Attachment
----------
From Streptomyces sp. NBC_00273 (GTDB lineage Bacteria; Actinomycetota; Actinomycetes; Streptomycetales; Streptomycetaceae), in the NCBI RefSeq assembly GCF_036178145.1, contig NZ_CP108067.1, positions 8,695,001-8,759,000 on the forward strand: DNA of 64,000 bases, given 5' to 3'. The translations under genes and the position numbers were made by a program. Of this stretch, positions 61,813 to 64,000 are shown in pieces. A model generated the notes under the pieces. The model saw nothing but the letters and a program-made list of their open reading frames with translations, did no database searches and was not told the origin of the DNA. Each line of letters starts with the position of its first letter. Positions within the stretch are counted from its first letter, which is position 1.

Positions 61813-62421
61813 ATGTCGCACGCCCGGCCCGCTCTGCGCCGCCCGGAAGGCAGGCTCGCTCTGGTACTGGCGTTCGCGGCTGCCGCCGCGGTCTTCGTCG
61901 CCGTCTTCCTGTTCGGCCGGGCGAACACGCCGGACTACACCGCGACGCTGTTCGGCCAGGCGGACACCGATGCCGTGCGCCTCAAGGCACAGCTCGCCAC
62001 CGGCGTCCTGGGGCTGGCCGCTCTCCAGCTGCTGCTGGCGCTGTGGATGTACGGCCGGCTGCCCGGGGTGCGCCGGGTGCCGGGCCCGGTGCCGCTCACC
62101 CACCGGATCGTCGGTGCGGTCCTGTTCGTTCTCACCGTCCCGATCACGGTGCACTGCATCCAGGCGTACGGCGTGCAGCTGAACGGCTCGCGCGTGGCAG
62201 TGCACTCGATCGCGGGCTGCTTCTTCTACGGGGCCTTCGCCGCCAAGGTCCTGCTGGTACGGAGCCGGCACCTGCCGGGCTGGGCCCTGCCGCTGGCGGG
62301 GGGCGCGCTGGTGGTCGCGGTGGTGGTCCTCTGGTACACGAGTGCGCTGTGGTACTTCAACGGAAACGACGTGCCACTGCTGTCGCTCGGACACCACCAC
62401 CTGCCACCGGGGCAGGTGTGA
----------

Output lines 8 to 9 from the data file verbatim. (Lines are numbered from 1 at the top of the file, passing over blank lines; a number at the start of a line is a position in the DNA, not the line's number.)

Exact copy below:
62301 GGGCGCGCTGGTGGTCGCGGTGGTGGTCCTCTGGTACACGAGTGCGCTGTGGTACTTCAACGGAAACGACGTGCCACTGCTGTCGCTCGGACACCACCAC
62401 CTGCCACCGGGGCAGGTGTGA